It is no longer a novelty that music streaming, unlike CDs or other physical sound carriers, is becoming increasingly popular. There is now a wide range of different streaming providers, some of which now even offer content in 3D audio. The following article will give you an overview of the music streaming sector, which adds another dimension to the listening experience.
3D audio content on music streaming platforms is generally based on object-based audio formats. These formats are channel-independent, as the rendering is done in the playback device. This has the advantage that the content can be accurately rendered on a variety of different devices.
This applies to binaural playback via headphones as well as playback via multi-channel systems, or even soundbars and smart speakers. However, the playback device must support such formats, i.e. a corresponding decoder must be installed. In the case of music streaming, two formats have become established:
Sony 360 Reality Audio is based on the 3D audio codec "MPEG-H" developed by the Fraunhofer Institute. This is becoming increasingly important, especially on live television. This enables interactive listening experiences in addition to immersive ones. Learn more about the possibilities.
Concerning Sony’s 360 Reality Audio, however, the immersive aspect is clearly in the foreground. Sony also offers the Headphones Connect app, which allows a certain amount of personalization. By using pictures taken from your own ears, the service calculates an individualized HRTF. This should further optimize the immersive listening experience.
The company has teamed up with the major labels Sony Music Entertainment, Universal Music Group, and Warner Music Group to provide streaming platforms with 3D (re)mixes of old and new music.
Dolby Atmos has long been a household name in the cinema and home cinema world. It was probably only a question of time before the music market was tackled as well. Like Sony’s 360 Reality Audio, it is an object-based system. Although Dolby Atmos Music is only available on two music streaming platforms, it has the advantage that Dolby Atmos is already supported by more playback devices than Sony’s 360 Reality Audio or MPEG-H.
Dolby works with two of the three major labels, namely the Universal Music Group and the Warner Music Group.
Currently, four streaming services support 3D audio content, which will be presented below.
Amazon Music offers a Free Version, an Unlimited Version, and an HD Version. Only the HD version provides access to 3D audio content. The costs are 15€ per month. Amazon Music HD offers content in 360 Reality Audio format and Dolby Atmos Music format. With the launch in autumn 2019, 1000 tracks mixed in 3D went online, but according to Amazon, more songs will be added continuously. The "Best of 3D Audio" tracklist, which contains both current pop songs as well as older classics, is often referred to as the one to start with.
To consume 3D Audio through Deezer, you need the Deezer Hifi Subscription and a standalone app called "360 by Deezer". The Hifi subscription costs 15€ per month and you can use the app afterward without any extra charge. It should be emphasized that Deezer requires two apps to consume all content, which seems a bit cumbersome. The 3D content is based on the Sony 360 reality audio format. As with Amazon Music, Deezer initially had about 1000 3D tracks, which are to be continuously increased.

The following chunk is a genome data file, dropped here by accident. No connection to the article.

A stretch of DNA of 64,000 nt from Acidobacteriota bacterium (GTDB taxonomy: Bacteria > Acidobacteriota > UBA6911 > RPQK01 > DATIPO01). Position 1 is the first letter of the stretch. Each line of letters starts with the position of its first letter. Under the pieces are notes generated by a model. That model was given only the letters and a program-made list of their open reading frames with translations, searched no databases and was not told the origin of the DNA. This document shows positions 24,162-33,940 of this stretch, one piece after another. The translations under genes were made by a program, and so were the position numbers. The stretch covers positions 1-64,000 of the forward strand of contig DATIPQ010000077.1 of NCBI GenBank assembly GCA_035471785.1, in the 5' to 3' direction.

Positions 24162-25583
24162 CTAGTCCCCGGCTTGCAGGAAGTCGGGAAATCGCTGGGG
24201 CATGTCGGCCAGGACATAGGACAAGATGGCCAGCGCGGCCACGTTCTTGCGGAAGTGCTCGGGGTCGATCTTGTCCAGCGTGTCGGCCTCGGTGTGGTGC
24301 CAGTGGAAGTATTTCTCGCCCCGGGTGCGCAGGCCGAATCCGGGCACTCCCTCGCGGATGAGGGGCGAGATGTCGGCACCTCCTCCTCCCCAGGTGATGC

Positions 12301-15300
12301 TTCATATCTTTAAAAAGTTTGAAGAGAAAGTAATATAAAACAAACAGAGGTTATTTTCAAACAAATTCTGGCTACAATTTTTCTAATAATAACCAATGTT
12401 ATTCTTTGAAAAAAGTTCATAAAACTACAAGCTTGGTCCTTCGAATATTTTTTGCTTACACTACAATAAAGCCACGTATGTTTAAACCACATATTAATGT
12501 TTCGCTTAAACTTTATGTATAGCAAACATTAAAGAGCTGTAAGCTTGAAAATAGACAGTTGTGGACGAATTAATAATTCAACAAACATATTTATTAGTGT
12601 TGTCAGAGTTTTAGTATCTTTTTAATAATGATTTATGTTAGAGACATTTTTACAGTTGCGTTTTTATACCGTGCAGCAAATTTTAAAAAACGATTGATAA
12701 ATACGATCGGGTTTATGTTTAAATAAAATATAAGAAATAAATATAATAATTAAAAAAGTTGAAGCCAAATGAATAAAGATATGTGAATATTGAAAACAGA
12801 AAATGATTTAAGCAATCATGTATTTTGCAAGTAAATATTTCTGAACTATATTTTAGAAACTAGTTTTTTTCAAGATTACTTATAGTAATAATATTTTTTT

Nugs.net has specialized in live music. To access the 3D audio content you need a Hifi-Subscription. The costs for this are 25$ per month or alternatively 250$ per year. But there is also the possibility to buy single concerts, the prices of which vary. Nugs.net has also teamed up with Sony and therefore offers 3D content in 360 reality format. The offer of that content seems to be still quite manageable, there is music by Herbie Hancock, Miles Davis, or Billy Joel for example.
As with the previously mentioned streaming services, Tidal also requires a hi-fi subscription to access 3D music. The price for this is 20€ per month. Like Amazon Music, Tidal offers 3D content in 360 Reality Audio format and Dolby Atmos Music format.
As you might have noticed, there are still some familiar names of music streaming missing. Spotify, Apple Music, Google Play Music, etc. do not officially offer 3D audio content yet. However, one should not forget that listening to 3D audio over headphones is binauralized audio. Binaural audio can be played back in the very conventional stereo format and is therefore compatible with any streaming service and is very popular in the form of 8D Audio e.g. on YouTube. You can also find 3D audio on Spotify. Of course, binaural audio has the disadvantage of not being as independent as the object-based formats of Sony and Dolby, so it should only be heard with headphones and does not offer any further personalization or even head-tracking.
It remains to be seen whether 3D music will be accepted by the masses in the future. As you can see, this content is still reserved for premium customers only and has something of the chicken and egg question of content. But I think at the latest when Spotify is on board (which is not planned at the moment), there could be a 3D music boom. But still, a reason to be excited!More 3D Audio